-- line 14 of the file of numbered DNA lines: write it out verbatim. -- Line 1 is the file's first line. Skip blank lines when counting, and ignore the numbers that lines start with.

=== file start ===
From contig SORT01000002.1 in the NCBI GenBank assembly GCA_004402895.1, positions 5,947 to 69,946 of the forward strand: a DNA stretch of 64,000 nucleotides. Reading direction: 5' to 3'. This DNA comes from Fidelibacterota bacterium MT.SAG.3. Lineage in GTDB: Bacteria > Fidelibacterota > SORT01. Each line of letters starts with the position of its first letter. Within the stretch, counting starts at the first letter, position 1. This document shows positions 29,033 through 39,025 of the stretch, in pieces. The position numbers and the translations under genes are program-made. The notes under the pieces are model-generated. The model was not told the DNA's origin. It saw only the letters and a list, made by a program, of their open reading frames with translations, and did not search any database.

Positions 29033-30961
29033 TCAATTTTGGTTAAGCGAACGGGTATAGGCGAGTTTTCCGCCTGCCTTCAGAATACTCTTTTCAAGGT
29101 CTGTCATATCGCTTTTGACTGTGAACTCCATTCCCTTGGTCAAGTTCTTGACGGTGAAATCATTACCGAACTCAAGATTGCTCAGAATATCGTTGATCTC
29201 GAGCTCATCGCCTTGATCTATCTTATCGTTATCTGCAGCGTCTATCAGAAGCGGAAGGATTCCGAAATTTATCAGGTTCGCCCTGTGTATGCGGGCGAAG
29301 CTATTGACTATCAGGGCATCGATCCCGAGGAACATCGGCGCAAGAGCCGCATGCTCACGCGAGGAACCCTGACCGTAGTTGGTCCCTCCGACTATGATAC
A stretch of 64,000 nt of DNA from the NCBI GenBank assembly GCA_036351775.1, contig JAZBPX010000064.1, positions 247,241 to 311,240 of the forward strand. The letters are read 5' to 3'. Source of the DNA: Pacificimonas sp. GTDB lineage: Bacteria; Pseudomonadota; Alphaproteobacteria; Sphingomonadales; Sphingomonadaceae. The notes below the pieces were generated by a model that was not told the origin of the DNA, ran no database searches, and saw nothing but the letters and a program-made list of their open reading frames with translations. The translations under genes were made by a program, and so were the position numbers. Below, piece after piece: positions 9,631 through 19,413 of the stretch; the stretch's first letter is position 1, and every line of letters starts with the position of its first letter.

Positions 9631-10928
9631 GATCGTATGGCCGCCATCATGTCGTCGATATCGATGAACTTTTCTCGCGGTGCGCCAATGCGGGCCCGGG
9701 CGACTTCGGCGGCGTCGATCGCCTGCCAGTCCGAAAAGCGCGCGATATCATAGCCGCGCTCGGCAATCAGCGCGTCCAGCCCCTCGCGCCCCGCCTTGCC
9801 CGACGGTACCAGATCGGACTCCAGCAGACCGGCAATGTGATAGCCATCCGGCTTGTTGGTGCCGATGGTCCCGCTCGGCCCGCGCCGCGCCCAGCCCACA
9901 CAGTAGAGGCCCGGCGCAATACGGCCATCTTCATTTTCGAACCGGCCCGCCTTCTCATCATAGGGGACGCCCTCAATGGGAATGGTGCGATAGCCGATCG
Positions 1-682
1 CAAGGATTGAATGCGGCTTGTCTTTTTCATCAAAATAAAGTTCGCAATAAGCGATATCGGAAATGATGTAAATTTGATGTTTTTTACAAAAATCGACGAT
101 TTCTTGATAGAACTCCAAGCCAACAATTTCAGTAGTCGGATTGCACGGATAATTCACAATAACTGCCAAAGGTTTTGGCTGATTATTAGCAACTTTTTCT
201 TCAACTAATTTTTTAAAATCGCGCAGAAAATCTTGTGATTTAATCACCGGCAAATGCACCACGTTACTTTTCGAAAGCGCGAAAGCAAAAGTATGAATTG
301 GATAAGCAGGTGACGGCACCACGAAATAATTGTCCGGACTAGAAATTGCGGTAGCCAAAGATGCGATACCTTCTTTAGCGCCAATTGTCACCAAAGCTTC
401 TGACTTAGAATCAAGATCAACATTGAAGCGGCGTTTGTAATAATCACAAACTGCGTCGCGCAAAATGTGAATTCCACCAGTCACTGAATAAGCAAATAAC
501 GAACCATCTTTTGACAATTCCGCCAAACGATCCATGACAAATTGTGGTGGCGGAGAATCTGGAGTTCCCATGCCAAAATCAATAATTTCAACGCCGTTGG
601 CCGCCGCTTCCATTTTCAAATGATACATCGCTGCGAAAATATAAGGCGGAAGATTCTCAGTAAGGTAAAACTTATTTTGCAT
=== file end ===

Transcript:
1 CAAGGATTGAATGCGGCTTGTCTTTTTCATCAAAATAAAGTTCGCAATAAGCGATATCGGAAATGATGTAAATTTGATGTTTTTTACAAAAATCGACGAT